Date: Mon, 9 Sep 2013 06:54:56 -0400
From: Suzanne Stauffer <[log in to unmask]>
To: Open Lib/Info Sci Education Forum <[log in to unmask]>
Subject: RE: Users, Technology and Knowledge (fwd)
I'll jump in on this one :
> Why is "documentation" in your "technology section" ?
Given my background with information technolgy, I associate documentation
with instructions on how to use information technology. If you have a
better place for it, I'd be happy to hear about your suggestions.
> Bibliography was always associated with "documentation" roots btw
> much more than "technology" jumped that bandwagon
I don't understand your comment here. I associate "bibliography" with a
disciple or culture, and "documentation" with an information technology.
Please explain your ideas.
Yes, we do refer to the manuals and instructions as "documentation," but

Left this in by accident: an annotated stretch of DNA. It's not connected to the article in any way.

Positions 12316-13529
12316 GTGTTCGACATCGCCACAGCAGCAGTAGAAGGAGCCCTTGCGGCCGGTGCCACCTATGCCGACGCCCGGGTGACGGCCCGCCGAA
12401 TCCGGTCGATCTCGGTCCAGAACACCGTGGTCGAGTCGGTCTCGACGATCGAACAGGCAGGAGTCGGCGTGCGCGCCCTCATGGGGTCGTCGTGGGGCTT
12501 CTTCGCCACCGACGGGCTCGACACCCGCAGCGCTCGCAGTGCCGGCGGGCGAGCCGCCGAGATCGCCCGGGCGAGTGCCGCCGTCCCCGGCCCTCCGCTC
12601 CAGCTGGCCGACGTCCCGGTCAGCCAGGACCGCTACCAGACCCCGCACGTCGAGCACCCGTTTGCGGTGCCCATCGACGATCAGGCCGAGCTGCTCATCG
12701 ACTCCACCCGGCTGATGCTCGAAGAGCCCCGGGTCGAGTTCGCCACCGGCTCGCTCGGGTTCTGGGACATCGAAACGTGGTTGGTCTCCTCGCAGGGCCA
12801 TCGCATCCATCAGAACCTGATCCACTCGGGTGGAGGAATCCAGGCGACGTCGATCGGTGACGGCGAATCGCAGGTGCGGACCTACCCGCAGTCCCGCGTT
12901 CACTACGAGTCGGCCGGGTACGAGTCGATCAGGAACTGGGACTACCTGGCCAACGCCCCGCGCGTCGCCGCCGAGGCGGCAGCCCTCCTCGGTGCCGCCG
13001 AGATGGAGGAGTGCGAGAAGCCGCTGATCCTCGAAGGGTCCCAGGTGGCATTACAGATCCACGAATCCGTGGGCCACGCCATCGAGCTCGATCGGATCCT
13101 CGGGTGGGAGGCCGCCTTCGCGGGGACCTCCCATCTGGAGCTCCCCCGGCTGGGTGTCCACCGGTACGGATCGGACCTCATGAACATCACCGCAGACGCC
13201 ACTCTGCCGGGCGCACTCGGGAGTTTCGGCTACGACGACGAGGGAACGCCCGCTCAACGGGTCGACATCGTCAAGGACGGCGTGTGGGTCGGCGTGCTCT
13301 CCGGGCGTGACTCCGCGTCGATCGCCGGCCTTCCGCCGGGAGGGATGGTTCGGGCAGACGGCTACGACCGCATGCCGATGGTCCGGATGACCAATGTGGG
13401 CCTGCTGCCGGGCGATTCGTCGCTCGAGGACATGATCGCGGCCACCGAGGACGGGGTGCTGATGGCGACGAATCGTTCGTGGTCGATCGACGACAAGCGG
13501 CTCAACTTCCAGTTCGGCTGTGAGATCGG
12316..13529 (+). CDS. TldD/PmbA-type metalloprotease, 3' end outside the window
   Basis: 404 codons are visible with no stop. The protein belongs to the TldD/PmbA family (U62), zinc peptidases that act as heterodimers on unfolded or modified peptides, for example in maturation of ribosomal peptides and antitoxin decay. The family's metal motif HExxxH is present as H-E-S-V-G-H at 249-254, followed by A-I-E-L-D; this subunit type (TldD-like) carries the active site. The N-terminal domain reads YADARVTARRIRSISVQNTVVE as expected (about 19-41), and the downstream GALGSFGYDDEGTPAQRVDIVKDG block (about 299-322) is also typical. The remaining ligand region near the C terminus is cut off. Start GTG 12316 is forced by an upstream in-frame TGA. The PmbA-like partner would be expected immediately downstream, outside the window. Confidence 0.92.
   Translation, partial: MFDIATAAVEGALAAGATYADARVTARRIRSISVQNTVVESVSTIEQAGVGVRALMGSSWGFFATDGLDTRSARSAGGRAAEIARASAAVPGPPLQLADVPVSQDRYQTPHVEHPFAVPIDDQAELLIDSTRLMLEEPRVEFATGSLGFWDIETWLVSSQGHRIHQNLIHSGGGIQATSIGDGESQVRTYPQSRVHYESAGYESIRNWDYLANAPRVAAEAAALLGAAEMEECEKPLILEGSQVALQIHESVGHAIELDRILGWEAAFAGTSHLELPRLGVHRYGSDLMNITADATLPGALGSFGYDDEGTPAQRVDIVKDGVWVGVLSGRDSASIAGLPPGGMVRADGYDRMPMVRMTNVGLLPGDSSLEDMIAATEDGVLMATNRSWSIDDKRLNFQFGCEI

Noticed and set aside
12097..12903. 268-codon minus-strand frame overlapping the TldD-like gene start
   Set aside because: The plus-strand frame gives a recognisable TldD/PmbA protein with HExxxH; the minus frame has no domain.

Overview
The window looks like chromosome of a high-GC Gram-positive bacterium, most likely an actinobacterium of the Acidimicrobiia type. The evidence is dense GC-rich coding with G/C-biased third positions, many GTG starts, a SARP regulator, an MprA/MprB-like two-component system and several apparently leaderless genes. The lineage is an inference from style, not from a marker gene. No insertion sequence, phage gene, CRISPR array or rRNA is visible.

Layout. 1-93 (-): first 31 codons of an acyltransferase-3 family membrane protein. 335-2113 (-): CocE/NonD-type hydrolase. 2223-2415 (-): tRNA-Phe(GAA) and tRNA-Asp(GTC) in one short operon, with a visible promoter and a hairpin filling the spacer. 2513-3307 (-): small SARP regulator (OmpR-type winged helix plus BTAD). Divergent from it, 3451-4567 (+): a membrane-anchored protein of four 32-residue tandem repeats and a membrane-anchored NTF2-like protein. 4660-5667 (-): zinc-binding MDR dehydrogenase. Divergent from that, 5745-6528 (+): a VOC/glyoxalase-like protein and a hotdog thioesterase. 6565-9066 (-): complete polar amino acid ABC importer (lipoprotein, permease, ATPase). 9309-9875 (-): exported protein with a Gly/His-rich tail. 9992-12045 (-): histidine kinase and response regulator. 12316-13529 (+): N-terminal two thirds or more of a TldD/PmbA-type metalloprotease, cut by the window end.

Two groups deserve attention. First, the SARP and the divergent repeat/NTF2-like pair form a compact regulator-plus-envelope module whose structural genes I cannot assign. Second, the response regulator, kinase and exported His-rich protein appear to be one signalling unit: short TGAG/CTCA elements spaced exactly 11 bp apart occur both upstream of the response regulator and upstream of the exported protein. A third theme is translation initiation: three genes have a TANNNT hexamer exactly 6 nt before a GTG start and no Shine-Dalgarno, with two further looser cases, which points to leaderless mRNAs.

the term existed long before information technology was even a gleam in
its father's eye. If I, as a professor, ask a student to provide
"documentation," I am not asking for instructions on how to use
information technology. I am asking for references to valid and reliable
scholarly evidence of the claims being made. I am asking for the student
to (virtually) produce the documents on which the claim is based.
It is, in fact, a synonym for "bibliography," which is the process of
documenting books and collections of books. McKenzie defines bibliography
as "the discipline that studies texts as recorded forms, and the processes
of their transmission, including their production and reception."
http://en.wikipedia.org/wiki/Bibliography Those studies document the forms
and the processes.
Then there's Paul Otlet and his "Documentation science," which is the
direct predecessor of "information science."
Suzanne M. Stauffer, Ph.D.
School of Library and Information Science
Louisiana State University
277 Coates Hall
Baton Rouge, LA 70803
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Where is the wisdom we have lost in knowledge?
Where is the knowledge we have lost in information?
--T.S. Eliot, "Choruses from The Rock"